Session 1

How can we change our assignments to be more equitable and meaningful for students?

About this session: 

In this session, we will cover a range of ways to make assignments more equitable and meaningful for our students. First, we consider basic ways to change assignments to increase transparency and student involvement in the assessment process. We then consider authentic writing and student reflections as examples of ways to help students demonstrate and understand their learning and make it more meaningful for them. 

About the presenters:

Mark Verbitsky picture
Mark Verbitsky
Mark Verbitsky

Mark Verbitsky, PhD is an assistant professor of teaching in the Political Science department, teaching classes on constitutional law and American political theory. He is an active participant in the UC Davis faculty learning community, always eager to learn new teaching ideas from fellow faculty. Among his pedagogical interests are actively teaching students learning skills, including undergraduates as part of the teaching team (learning assistants), and integrating non-knowledge-based learning outcomes into his courses.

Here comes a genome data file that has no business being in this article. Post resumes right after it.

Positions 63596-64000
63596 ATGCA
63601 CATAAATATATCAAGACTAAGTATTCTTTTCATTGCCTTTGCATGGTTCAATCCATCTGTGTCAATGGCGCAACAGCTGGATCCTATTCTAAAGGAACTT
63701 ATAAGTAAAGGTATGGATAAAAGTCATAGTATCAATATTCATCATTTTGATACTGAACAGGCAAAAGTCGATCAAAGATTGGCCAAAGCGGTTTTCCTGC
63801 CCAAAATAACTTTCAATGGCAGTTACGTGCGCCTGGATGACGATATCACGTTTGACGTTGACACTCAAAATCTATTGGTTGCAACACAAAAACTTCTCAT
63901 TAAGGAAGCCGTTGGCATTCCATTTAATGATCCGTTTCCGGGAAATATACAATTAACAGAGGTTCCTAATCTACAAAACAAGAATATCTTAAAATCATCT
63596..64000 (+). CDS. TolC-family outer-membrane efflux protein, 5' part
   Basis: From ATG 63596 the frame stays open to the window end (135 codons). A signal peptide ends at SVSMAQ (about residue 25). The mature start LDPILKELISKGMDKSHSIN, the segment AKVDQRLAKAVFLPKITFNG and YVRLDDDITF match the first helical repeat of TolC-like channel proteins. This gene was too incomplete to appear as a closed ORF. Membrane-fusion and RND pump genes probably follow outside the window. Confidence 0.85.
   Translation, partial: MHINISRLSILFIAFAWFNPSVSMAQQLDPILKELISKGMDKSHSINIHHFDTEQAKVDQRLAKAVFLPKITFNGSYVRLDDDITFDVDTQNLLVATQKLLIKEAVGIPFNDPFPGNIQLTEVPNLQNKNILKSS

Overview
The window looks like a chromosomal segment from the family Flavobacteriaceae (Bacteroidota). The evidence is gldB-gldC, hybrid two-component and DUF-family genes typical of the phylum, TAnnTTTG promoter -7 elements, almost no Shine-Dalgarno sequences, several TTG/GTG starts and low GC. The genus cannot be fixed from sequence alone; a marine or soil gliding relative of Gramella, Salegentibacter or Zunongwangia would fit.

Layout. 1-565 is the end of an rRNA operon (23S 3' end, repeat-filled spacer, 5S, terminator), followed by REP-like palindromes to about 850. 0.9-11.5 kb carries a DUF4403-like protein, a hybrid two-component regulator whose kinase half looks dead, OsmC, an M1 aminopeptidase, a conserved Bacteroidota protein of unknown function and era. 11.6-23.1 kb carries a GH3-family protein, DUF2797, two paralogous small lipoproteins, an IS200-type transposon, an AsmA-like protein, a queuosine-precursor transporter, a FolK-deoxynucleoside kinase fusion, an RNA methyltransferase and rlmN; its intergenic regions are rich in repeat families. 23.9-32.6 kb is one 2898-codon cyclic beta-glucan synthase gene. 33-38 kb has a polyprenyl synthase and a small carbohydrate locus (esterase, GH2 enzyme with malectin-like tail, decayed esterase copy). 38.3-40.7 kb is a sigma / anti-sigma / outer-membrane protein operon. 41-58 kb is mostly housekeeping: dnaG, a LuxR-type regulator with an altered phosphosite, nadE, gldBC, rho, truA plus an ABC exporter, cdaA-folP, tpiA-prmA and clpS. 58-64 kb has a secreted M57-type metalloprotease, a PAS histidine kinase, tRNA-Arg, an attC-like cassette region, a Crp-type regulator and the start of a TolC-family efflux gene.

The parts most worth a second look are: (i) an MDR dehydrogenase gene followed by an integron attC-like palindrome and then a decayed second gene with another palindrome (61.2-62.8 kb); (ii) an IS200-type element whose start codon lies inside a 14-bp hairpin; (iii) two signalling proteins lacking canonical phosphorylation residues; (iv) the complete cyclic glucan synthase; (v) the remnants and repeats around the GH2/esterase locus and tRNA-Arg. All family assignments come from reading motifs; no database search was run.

Dan Melzer Picture
Dan Melzer 
Dan Melzer

Dan Melzer, PhD is the Director of First-Year Composition and a professor in the University Writing Program. He teaches graduate courses in teaching writing and first-year and advanced composition. He is the author of Assignments Across the Curriculum: A National Study of College Writing and co-author of Sustainable WAC: A Whole Systems Approach to Launching and Developing Writing Across the Curriculum Programs.  


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